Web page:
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Current Page: Church & Ministries | Wednesday, January 30, 2019
Pastor who fatally shot himself would sometimes stop taking medication, megachurch leader reveals

Pastor who fatally shot himself would sometimes stop taking medication, megachurch leader reveals

Real Life Church in Valencia, California. | Photo: Facebook

Jim Howard, a California pastor who fatally shot himself in the head at his home last week after a private struggle with mental illness, would sometimes fail to take medication prescribed for his condition.

“In talking with some of his friends I discovered that he was known to be on medication and would suddenly go off, which is not recommended,” Rusty George, lead pastor of the more than 6,000 member Real Life Church, in an interview with KHTS on Tuesday.

“There were some things there that I didn’t fully know about, those of us closest to him didn’t fully know about. He would make comments apparently to some, we didn’t really take it all that seriously ‘cause Jim was always joking and fun-loving and all of that. And to look back on it, I think anytime you look back, hindsight is 20/20, you start piecing some things together. But you never really know the darkness behind what someone is carrying,” George said.

According to his LinkedIn profile, Howard became the lead pastor for Real Life Church’s Valencia Campus in July 2018 and had also been serving as the executive director of the church’s family ministry for the last three years.

Detectives told The Signal that they began investigating the death of a person they suspect died from a self-inflicted gunshot wound in the backyard of a Valencia home last Wednesday.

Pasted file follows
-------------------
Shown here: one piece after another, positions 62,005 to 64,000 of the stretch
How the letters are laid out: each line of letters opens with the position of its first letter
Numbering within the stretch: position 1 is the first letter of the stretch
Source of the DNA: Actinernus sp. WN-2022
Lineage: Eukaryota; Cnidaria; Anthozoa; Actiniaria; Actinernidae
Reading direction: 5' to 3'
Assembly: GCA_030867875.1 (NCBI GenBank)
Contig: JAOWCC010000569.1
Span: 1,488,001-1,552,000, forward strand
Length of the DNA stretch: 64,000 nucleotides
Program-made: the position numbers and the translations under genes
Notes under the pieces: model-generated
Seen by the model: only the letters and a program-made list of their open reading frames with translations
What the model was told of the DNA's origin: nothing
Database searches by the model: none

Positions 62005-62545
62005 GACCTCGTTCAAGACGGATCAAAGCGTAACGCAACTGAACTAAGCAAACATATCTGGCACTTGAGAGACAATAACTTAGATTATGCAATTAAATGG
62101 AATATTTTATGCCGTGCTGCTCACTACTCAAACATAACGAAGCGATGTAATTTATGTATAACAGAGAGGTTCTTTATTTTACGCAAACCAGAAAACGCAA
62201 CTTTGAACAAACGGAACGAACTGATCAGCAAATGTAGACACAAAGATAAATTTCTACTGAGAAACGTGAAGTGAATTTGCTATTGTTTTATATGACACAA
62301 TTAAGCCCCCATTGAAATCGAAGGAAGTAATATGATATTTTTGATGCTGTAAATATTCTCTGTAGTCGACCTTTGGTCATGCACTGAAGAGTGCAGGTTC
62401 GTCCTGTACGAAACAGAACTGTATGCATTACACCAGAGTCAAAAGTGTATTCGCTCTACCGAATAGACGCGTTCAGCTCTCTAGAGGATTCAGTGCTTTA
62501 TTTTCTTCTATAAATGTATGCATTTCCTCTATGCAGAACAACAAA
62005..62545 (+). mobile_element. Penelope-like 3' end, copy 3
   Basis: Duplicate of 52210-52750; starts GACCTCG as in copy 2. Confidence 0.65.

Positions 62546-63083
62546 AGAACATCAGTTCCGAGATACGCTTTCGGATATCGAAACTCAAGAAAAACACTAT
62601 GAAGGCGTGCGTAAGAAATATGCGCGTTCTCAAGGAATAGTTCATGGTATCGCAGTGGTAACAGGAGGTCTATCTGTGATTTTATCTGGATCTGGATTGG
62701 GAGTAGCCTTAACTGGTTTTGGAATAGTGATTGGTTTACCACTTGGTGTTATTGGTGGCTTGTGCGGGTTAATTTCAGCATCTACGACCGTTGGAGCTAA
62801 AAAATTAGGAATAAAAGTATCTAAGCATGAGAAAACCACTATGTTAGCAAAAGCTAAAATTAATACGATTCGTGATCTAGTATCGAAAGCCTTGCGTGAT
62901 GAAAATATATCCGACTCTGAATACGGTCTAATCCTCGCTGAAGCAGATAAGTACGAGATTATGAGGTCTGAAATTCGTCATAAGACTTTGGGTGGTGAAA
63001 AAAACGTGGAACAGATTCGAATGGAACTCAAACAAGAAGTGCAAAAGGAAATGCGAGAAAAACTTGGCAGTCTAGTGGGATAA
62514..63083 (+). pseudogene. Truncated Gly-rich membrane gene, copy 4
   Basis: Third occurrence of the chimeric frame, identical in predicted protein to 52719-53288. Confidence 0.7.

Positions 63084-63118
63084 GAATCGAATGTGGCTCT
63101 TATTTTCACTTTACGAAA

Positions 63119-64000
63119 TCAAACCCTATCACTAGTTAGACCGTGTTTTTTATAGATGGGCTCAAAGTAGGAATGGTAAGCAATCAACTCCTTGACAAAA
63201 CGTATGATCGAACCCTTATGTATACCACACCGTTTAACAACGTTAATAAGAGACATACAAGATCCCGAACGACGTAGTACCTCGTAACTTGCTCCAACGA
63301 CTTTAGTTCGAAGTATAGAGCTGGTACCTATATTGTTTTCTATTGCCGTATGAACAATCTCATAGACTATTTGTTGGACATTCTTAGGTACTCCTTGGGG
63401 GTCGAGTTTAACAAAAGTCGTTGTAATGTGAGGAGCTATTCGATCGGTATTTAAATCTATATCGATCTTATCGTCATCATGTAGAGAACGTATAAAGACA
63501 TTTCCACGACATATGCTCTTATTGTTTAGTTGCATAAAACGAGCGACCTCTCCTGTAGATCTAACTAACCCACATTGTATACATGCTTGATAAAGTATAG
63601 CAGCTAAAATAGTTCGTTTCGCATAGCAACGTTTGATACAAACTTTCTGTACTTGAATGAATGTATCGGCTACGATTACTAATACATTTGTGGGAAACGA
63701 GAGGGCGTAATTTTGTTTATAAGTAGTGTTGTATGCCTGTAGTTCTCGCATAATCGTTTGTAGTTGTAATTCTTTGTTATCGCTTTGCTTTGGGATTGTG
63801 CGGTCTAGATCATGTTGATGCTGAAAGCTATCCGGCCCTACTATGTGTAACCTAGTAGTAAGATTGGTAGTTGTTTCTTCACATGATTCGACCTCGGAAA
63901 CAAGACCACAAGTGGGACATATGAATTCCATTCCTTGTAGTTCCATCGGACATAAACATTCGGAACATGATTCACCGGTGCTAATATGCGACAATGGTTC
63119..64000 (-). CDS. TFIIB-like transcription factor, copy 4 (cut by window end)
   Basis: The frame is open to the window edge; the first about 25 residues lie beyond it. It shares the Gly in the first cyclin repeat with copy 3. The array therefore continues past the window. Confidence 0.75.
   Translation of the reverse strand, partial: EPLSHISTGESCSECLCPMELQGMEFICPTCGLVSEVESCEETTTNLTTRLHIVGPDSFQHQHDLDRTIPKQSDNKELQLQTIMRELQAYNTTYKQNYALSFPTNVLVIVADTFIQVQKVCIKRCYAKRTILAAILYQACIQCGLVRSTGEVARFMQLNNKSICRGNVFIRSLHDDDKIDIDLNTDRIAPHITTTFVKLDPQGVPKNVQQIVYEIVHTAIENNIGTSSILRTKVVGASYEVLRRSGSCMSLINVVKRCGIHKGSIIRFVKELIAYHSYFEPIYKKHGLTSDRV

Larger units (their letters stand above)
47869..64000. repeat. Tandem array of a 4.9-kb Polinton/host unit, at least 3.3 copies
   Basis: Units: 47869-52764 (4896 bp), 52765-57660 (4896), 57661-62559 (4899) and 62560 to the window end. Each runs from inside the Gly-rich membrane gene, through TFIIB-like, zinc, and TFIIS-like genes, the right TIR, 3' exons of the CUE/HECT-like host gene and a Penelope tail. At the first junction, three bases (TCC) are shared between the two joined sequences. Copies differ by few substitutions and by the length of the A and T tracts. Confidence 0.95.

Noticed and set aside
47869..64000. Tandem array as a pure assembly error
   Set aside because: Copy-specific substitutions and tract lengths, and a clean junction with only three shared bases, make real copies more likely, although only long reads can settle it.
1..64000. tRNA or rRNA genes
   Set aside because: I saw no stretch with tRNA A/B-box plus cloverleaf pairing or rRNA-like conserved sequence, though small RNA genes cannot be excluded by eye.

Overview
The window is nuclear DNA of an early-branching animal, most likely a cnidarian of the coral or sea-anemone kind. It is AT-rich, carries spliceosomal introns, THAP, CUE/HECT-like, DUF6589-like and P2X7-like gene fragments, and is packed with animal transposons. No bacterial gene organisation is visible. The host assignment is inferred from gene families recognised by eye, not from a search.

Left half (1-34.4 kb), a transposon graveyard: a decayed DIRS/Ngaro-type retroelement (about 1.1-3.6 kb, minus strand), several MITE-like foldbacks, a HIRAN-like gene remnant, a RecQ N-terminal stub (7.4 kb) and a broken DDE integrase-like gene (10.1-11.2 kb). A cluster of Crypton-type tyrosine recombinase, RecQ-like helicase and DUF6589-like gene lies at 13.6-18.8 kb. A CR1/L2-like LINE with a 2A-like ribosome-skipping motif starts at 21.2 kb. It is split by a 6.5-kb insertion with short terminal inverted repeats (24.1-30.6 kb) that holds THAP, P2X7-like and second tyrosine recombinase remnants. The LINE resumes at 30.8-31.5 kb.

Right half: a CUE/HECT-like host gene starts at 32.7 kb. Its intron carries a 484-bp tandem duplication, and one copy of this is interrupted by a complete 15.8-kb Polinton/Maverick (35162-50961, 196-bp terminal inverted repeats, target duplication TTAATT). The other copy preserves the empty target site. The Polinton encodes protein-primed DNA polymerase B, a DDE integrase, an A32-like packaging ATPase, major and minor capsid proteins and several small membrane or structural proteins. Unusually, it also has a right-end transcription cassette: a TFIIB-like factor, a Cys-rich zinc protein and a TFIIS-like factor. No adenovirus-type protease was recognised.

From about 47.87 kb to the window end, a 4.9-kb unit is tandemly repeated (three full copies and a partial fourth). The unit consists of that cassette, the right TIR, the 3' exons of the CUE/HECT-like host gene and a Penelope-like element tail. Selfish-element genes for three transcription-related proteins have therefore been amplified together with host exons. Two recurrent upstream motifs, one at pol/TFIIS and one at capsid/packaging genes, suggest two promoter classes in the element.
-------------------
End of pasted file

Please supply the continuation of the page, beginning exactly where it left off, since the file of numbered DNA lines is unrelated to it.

Shortly before 3:40 p.m., paramedics with the Los Angeles County Fire Department were dispatched to the home on North Sunny Creek Drive and police were called in to investigate.

Carl Goldman, owner of KHTS, said even though he was close friends with Howard he never saw any signs that would lead him to believe his friend would take his life.

“I spent a lot of time with Jim but obviously not enough to see the signs. We would have breakfast together and there was no indication,” Goldman said.

George explained that Howard’s death has helped to highlight the importance of Christians who are taking mental health medication to not substitute it with prayer.

“Medication is such a powerful thing and I think in the Christian community there’s a stigma [of] well, I’m not going to take medication, I’m just going to pray it away. Well sometimes God’s answer to us is ‘OK, but also take your meds,’” George said.

“He’s gifted great scientists and doctors with the ability to put together great medication regimens to help us. So why wouldn’t we do that? We go to the doctor if we have a headache or if we have a broken leg. And for many of us, we have this kind of brokenness in our brain with chemicals and whatnot that definitely needs some kind of medication to be on that. It’s helpful,” he added.

George also noted that his church would work to continue speaking more openly about mental health issues and the issue of suicide, which appears to have reached epidemic levels in his community, particularly among men between the ages of 40 and 55.

“Just having been here in the community for 15 years and seeing the growing rate of suicide in our community, which some stats tell us we’re one of the highest in the nation, and for it to be in this demographic of men between the ages of 40 and 55 that this is an epidemic we need to talk about,” he said.

“We just felt that we needed to get out in front of this and let people know that this is something that happens to everybody, this is something that affects everybody and there are people struggling behind their eyes with darkness or depression or sadness that not everybody can see. And the more we talk about it, the more lives we may save in the process,” he said.

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